Year Official Name of Department Official Titular Head Legal Bases
1863 Superior Commission of Primary Instruction Chairman Educational Decree of 1863
1901-1916 Department of Public Instruction General Superintendent Act. No.74 of the Philippine Commission, Jan.21, 1901
1916-1942 Department of Public Instruction Secretary Organic Act Law of 1916 (Jones Law)
1942-1944 Department of Education, Health and Public Welfare Commissioner Renamed by the Japanese Executive Commission, June 11, 1942
1944 Department of Education, Health and Public Welfare Minister Renamed by Japanese Sponsored Philippine Republic
1944 Department of Public Instruction Secretary Renamed by Japanese Sponsored Philippine Republic
1945-1946 Department of Public Instruction and Information Secretary Renamed by the Commonwealth Government
1946-1947 Department of Instruction Secretary Renamed by the Commonwealth Government
1947-1975 Department of Education Secretary E.O. No.94 October 1947 (Reorganization Act of 1947)
1975-1978 Department of Education and Culture Secretary Proc. No.1081, September 24, 1972
1978-1984 Ministry of Education and Culture Minister P.D. No.1397, June 2, 1978
1984-1986 Ministry of Education, Culture and Sports Minister Education Act of 1982
1987-1994 Department of Education, Culture and Sports Secretary E.O. No.117. January 30, 1987
1994-2001 Department of Education, Culture and Sports Secretary RA 7722 and RA 7796, 1994 Trifocalization of Education Management
2001 – present Department of Education Secretary RA 9155, August 2001 (Governance of Basic Education Act)

The high school system supported by provincial governments, special educational institutions, school of arts and trades, an agricultural school, and commerce and marine institutes were established in 1902 by the Philippine Commission. In 1908, the Philippine Legislature approved Act No.1870 which created the University of the Philippines.

The Reorganization Act of 1916 provided the Filipinization of all department secretaries except the Secretary of Public Instruction. Japanese educational policies were embodied in Military Order No.2 in 1942. The Philippine Executive Commission established the Commission of Education, Health and Public Welfare and schools were reopened in June 1942.

On October 14, 1943, the Japanese – sponsored Republic created the Ministry of Education. Under the Japanese regime, the teaching of Tagalog, Philippine History, and Character Education was reserved for Filipinos. Love for work and dignity of labor was emphasized.

On February 27, 1945, the Department of Instruction was made part of the Department of Public Instruction. In 1947, by virtue of Executive Order No.94, the Department of Instruction was changed to Department of Education. During this period, the regulation and supervision of public and private schools belonged to the Bureau of Public and Private Schools.

In 1972, it became the Department of Education and Culture by virtue of Proclamation 1081 and the Ministry of Education and Culture in 1978 y virtue of P.D. No.1397. Thirteen regional offices were created and major organizational changes were implemented in the educational system.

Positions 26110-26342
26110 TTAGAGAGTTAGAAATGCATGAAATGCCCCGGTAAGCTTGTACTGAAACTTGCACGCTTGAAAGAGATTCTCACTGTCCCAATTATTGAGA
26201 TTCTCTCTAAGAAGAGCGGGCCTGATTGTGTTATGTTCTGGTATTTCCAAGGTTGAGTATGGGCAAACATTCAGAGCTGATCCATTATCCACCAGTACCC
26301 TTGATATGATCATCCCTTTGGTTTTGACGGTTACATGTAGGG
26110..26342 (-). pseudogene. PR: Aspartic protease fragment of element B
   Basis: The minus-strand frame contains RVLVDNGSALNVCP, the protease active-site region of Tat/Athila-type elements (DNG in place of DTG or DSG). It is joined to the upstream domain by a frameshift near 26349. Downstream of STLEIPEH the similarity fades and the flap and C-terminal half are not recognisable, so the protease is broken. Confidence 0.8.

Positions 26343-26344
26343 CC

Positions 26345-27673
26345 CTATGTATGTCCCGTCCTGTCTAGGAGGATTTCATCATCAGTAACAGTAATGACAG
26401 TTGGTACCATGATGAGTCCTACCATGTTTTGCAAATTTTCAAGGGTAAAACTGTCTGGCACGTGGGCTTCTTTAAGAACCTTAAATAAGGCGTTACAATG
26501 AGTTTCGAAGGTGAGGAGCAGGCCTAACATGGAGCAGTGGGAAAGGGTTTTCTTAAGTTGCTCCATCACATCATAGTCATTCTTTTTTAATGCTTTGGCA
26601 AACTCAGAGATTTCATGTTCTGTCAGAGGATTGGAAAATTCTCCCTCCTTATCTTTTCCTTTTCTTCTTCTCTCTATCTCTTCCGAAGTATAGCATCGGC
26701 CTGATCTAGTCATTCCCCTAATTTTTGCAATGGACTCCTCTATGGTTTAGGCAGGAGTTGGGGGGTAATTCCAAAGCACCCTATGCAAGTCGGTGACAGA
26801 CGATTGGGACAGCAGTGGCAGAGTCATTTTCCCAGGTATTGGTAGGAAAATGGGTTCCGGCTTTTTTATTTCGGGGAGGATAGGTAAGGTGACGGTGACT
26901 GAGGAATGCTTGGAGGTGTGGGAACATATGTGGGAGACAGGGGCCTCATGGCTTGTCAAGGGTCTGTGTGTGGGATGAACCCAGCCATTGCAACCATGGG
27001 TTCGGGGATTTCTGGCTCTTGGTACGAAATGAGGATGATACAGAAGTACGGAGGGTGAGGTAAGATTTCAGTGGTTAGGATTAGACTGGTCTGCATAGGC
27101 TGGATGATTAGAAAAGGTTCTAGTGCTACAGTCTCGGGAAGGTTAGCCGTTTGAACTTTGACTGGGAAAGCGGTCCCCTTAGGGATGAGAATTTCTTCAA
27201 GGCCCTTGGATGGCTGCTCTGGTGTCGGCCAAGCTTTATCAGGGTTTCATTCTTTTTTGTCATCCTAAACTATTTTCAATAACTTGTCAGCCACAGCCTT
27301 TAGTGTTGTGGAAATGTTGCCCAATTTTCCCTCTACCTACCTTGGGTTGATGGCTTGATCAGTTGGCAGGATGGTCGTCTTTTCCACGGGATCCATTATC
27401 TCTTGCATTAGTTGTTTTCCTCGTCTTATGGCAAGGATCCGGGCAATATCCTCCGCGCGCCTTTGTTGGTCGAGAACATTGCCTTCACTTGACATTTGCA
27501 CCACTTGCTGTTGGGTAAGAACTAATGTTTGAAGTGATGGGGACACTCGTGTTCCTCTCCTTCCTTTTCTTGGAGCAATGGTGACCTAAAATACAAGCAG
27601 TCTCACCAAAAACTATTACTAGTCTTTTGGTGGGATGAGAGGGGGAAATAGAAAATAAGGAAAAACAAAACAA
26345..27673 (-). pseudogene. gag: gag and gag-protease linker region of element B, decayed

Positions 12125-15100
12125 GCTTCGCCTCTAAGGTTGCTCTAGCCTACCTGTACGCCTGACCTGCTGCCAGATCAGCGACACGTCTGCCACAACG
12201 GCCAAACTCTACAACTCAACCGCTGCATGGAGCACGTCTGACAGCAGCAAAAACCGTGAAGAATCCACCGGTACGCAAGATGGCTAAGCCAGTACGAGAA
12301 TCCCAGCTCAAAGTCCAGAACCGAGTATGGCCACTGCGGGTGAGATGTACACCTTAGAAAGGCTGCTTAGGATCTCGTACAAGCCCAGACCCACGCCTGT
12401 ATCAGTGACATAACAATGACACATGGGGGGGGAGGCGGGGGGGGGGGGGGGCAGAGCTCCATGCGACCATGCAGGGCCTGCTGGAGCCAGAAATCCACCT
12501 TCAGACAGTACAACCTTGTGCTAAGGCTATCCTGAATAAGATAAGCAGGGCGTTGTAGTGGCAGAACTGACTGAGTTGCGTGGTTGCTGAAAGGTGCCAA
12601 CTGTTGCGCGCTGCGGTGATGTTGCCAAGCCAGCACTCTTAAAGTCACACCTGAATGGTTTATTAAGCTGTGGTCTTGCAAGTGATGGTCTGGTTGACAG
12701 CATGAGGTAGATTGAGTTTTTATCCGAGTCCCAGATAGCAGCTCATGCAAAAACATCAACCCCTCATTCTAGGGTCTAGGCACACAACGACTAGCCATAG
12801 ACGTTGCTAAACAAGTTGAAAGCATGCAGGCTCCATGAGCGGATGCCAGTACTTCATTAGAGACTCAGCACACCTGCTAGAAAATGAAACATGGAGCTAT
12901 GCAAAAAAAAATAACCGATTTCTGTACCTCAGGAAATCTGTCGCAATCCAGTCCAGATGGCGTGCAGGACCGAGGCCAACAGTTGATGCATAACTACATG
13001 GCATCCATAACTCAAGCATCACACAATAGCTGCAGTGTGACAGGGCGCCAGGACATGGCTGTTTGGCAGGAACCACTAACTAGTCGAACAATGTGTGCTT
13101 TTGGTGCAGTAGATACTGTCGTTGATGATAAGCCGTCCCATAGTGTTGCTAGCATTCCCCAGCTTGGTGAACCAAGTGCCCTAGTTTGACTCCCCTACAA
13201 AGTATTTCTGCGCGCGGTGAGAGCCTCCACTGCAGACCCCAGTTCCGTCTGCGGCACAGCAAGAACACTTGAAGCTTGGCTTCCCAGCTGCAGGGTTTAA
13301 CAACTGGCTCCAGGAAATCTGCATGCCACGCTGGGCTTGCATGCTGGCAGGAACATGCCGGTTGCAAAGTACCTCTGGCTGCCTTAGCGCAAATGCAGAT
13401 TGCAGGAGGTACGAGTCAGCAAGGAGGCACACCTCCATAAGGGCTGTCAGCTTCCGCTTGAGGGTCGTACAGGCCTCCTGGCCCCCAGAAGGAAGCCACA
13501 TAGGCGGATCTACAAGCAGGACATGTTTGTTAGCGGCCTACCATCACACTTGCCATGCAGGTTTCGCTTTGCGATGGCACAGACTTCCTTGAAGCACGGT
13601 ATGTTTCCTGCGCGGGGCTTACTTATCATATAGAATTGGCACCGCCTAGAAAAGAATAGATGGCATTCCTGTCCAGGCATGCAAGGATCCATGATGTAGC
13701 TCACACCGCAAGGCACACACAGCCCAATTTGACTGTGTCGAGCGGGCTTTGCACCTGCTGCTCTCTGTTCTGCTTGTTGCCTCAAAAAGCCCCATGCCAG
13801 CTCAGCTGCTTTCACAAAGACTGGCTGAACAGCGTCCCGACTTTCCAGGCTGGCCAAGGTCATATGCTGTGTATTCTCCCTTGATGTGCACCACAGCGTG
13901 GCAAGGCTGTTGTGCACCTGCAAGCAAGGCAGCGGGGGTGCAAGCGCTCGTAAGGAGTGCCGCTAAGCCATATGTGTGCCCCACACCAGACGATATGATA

• The Education Act of 1982 created the Ministry of Education, Culture and Sports which later became the Department of Education, Culture and Sports in 1987 by virtue of Executive Order No.117.
  • The structure of DECS as embodied in EO No.117 has practically remained unchanged until 1994 when the Commission on Higher Education (CHED), and 1995 when the Technical Education and Skills Development Authority (TESDA) were established to supervise tertiary degree programs and non-degree technical-vocational programs, respectively.

The Congressional Commission on Education (EDCOM) report provided the impetus for Congress to pass RA 7722 and RA 7796 in 1994 creating the Commission on Higher Education (CHED) and the Technical Education and Skills Development Authority (TESDA), respectively.

  • The trifocal education system refocused DECS’ mandate to basic education which covers elementary, secondary and nonformal education, including culture and sports.
  • TESDA now administers the post-secondary, middle-level manpower training and development while CHED is responsible for higher education.
  • In August 2001, Republic Act 9155, otherwise called the Governance of Basic Education Act, was passed transforming the name of the Department of Education, Culture and Sports (DECS) to the Department of Education (DepEd) and redefining the role of field offices (regional offices, division offices, district offices and schools).

RA 9155 provides the overall framework for (i) school head empowerment by strengthening their leadership roles and (ii) school-based management within the context of transparency and local accountability. The goal of basic education is to provide the school age population and young adults with skills, knowledge, and values to become caring, self-reliant, productive and patriotic citizens.